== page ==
• NFM’s unique ‘Gold Standard’ training and accreditation programme
Commenting further on the new free mediation scheme, Jane Robey added: “Separating people are often reluctant to pay for family mediation, especially so when they know the other person – their ex – is getting it for free. They rarely understand exactly what they will be paying for and, since mediation is usually an unknown quantity, they are unsure it will work.

“Getting people into the mediation room with open minds can be amongst the biggest challenges. Confidence in a previously-unknown process usually blossoms as people begin to understand and accept the potential of family mediation to help them shape their family’s future in an affordable way and with agreements being reached in seven out of ten cases that is proof enough that mediation works.”

Tuesday, October 28, 2014

As a divorce lawyer, I could not possibly approve of this shampoo commercial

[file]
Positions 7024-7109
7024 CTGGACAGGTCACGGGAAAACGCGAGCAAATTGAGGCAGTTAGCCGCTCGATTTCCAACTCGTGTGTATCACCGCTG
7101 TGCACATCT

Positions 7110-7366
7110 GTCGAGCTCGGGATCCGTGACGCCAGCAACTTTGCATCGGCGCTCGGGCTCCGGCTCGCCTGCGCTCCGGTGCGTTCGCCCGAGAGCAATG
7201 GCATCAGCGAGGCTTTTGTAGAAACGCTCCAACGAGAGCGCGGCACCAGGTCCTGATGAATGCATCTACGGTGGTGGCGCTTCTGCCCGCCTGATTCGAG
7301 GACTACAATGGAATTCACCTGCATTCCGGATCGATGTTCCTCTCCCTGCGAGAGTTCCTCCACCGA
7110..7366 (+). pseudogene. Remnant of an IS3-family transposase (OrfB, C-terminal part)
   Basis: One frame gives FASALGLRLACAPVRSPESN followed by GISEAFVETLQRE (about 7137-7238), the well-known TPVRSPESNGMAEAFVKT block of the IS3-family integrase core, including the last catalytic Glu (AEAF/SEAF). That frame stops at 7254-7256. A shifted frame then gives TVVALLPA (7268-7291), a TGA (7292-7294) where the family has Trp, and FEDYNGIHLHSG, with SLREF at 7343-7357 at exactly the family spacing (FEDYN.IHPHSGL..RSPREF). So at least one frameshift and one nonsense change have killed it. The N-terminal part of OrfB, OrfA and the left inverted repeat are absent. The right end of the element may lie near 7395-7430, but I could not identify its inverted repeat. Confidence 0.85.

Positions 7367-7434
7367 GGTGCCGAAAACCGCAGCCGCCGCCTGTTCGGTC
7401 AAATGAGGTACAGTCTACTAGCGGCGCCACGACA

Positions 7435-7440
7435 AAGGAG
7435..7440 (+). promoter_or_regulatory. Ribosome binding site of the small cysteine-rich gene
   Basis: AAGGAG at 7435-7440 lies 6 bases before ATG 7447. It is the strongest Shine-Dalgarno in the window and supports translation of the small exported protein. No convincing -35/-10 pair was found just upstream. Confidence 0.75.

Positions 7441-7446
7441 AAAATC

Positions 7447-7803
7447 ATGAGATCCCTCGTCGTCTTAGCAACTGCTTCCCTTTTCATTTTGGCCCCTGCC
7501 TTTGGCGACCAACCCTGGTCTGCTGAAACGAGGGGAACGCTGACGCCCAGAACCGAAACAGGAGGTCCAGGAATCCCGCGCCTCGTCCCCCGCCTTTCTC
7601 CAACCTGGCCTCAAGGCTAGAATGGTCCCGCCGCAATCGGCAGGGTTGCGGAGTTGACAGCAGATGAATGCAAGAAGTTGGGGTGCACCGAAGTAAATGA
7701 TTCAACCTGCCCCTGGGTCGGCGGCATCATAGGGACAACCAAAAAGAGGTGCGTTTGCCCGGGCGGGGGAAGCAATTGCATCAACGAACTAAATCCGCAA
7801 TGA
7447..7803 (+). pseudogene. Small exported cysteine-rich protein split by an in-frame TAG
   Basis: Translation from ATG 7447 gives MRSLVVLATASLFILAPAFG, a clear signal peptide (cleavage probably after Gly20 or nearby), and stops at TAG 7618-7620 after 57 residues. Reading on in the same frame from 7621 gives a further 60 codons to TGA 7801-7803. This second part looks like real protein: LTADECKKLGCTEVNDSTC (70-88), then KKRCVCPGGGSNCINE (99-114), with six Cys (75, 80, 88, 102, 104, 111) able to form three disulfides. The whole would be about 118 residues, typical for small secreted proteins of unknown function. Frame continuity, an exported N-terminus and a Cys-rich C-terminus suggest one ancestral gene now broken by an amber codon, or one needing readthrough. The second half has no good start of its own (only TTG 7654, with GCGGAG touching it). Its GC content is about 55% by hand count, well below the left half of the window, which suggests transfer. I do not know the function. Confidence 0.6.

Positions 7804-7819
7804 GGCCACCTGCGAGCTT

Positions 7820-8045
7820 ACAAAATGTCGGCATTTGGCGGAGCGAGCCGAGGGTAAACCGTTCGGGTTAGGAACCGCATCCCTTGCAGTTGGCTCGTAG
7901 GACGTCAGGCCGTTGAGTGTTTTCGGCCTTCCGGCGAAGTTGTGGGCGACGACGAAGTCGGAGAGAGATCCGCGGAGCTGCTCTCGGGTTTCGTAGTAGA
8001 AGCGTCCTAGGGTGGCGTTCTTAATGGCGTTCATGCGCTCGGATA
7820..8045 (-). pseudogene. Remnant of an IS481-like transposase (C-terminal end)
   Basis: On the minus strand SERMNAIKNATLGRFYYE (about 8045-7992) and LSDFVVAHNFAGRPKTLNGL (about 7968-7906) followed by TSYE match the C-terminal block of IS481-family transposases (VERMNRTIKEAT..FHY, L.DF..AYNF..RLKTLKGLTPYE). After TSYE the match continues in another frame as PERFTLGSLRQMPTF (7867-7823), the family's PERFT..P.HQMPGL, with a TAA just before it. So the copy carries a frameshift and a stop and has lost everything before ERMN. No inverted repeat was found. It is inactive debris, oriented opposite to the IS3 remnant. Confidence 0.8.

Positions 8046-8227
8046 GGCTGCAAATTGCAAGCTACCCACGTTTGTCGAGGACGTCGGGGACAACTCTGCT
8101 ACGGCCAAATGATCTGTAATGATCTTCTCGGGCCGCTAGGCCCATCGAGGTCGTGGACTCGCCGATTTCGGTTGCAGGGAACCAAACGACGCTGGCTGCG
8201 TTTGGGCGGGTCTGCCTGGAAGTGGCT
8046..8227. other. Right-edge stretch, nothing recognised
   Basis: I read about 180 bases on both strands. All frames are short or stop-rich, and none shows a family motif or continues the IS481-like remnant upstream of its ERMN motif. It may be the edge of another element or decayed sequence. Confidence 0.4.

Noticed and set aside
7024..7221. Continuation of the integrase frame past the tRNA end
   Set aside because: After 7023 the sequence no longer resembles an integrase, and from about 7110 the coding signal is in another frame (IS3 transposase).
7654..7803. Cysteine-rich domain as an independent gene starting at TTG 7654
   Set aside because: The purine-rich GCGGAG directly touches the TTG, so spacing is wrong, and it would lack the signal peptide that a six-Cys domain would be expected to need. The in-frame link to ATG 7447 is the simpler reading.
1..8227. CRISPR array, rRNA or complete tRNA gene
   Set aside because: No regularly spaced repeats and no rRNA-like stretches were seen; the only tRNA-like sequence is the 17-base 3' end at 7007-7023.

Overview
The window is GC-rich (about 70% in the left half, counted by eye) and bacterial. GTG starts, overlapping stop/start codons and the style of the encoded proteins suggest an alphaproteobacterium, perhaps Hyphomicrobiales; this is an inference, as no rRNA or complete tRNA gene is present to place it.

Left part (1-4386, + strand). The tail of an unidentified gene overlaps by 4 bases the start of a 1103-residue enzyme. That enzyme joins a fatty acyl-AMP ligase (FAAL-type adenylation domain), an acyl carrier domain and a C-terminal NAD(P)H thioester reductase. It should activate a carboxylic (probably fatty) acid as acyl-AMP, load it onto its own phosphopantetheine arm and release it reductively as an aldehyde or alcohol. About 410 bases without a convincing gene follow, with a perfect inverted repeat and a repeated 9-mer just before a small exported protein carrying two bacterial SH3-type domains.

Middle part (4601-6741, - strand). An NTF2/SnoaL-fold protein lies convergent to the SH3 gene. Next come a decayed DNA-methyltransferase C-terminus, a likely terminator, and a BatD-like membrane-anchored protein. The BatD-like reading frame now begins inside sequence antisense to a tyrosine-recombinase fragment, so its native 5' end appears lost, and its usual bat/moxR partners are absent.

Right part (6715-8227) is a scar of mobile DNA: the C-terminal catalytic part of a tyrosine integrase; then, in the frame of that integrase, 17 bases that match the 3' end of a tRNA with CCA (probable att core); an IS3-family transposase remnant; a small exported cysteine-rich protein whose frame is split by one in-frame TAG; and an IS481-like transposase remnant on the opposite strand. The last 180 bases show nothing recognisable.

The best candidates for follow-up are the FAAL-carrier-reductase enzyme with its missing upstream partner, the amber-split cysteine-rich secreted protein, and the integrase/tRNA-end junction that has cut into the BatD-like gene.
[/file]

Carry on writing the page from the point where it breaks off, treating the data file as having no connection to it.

Well, that's not a headline I ever expected to write. In China, however, a commercial that ambitiously attempts to sell shampoo whilst simultaneously reducing the divorce rate there has reportedly been viewed more than 40 million times in the past month. Glad I never opened that Beijing branch office...

If you can bear four and a half minutes of sickly romance, here's the ad:

Saturday, October 25, 2014

Jack Bruce

It was with great sadness that I just learned of the passing of the great Jack Bruce. As my small tribute, here he is playing one of my favourite Cream songs:

Friday, October 24, 2014

Bad ideas, and other things

No, I'm not referring to my post ideas this week on Marilyn Stowe’s Family Law & Divorce Blog, which included:

A couple of bad ideas - The parenting presumption and making recipients of child support account for how they spend the money.

There’s more than one way to settle a dispute - Mediation is far from the only way.

Momentous and difficult decisions - As made, for example, by Mr Justice Mostyn in D (A Child).